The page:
Heitevegger (Bergen’s Warm Shrovetide Buns)

February 24, 2017
Heitevegger (Bergen Hot Buns for Shrovetide/Fastelavns)

Heitevegger (Bergen Hot Buns for Shrovetide/Fastelavns) Heitevegger (Bergen Hot Buns for Shrovetide/FastalavnsChange is in the air. That time again when the sun stays a little longer each day and the once, all-white landscape has become a collage of earthy tones. We are edging towards spring and that means we are also edging toward the cusp of lent with the celebration of Fastelavns, ‘the fast evening’.

The typical fare for Fastelavns in Norway is a sweet bun with a layer of whipped cream in the middle called Fastelavnsboller (you can find my recipe and the history here). You will also find different names and slightly different ways of serving these buns across Scandinavia, but the heart of the treat is always the same. The bun. Continue Reading…

Tropisk Aroma-Kake (Tropical Aroma Cake)

February 11, 2017
Tropisk Aroma-Kake (Norwegian Tropical Aroma Cake)

Tropisk Aroma-Kake (Norwegian Tropical Aroma Cake)Tropisk Aroma-Kake (Norwegian Tropical Aroma Cake)Tropisk Aroma-Kake, or tropical aroma cake, conjures up an incredible scenery in the mind. Thoughts of palm trees and exotic fruits, perhaps, or even a sandy beach and bright, blue waters. A cake laden with colors and tastes from paradise. At least that’s what my mind envisioned as the words fell out of my Norwegian friend’s mouth. She explained to me that there was this cake, which her aunt always made, which she adored, and which I just had to make myself. An old fashioned cake and a reminder of her childhood. A Norwegian cake, with a tropical name.

When Irene sent me the recipe, I eyed the ingredient list waiting to spot pineapple or banana or coconut. Instead, I saw nothing out of the ordinary. Nothing to bring me straight to a lush paradise. A few spices, some cocoa, and I suppose what could be interesting in some eyes, the addition of strong coffee. I was a little surprised, a little curious. Perhaps even a little disappointed. Disappointed that I fell into the trap of reading into a name. But surely there was more to this cake. Continue Reading…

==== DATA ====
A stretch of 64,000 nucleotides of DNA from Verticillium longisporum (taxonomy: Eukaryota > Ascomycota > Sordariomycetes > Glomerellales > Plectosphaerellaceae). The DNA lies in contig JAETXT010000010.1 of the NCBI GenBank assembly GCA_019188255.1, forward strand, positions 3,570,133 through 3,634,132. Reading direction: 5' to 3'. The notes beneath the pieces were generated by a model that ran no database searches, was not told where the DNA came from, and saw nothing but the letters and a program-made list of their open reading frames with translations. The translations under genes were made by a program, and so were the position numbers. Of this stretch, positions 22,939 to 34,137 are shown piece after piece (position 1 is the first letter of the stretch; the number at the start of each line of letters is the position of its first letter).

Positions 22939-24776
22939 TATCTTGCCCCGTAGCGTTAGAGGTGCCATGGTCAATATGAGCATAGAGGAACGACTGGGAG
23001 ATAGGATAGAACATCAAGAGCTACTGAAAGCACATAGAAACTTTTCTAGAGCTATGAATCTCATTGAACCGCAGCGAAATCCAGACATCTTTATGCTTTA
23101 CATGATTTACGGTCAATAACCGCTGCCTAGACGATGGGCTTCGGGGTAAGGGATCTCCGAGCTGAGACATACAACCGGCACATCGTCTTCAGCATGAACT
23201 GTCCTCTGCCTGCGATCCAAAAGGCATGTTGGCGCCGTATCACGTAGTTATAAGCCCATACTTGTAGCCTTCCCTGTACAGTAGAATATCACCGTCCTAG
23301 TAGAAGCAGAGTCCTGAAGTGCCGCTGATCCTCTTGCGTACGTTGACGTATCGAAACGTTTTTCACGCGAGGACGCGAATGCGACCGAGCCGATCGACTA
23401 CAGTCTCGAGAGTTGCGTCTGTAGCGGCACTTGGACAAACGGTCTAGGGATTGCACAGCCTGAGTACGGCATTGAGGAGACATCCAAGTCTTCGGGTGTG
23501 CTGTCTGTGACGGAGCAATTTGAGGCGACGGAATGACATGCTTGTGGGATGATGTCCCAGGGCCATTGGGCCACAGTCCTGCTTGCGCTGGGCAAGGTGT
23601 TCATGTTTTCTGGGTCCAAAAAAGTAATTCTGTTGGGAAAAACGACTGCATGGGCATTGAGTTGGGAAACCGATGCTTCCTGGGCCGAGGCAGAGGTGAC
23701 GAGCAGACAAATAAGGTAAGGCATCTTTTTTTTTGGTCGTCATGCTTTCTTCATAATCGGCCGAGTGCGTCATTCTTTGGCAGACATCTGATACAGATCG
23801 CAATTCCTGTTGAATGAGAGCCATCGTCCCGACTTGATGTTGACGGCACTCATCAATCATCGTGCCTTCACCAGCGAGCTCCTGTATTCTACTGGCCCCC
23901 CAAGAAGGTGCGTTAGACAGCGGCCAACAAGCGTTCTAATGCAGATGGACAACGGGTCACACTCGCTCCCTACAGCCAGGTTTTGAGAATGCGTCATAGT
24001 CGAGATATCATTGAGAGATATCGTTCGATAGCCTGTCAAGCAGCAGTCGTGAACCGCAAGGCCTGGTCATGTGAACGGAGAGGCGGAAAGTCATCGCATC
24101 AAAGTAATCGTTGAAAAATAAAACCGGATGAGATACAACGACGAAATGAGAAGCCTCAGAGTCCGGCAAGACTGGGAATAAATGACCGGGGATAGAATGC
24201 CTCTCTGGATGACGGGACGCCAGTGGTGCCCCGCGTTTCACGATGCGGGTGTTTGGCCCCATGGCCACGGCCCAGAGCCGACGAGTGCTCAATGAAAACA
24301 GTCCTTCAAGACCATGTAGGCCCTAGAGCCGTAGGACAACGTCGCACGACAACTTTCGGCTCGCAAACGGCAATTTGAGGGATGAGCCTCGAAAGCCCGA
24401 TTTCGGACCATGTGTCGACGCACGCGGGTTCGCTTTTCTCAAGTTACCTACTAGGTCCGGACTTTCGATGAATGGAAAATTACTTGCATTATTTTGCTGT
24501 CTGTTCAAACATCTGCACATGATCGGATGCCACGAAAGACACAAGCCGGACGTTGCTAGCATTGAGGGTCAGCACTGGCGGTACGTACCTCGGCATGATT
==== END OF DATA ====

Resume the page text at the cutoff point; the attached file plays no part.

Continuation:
Skoleboller (Norwegian Buns with Custard & Coconut)

February 3, 2017
Skoleboller (Norwegian Buns with Custard & Coconut)

Skoleboller (Norwegian Buns with Custard & Coconut)Some days, you just need to bake. Whatever the occasion, whatever the sky.

My baking day turned into days. Baked goods all around. A seamless stream of sweet things. Anytime I begin contemplating about what to bake, there is always a request for one in particular. Boller. Perhaps the most popular baked good in Norway. And perhaps one of the simplest.

Boller are Norway’s answer to a sweet bread and instead of just being a simple yeast dough that is lightly sweetened, cardamom is added. This distinctive and flavorful spice takes baked goods to a whole new level. Anyone will tell you that cardamom is a key player in Norwegian baked goods. What’s even better about boller, is that it acts as a base to so many other great variations. One variation, in particular, looks like snowfall on a sunny day. And perhaps, in one way or another, this time the sky was my inspiration to get in the kitchen and bake. Continue Reading…

Hand-Cut Rye Noodles with Beer-Braised Beef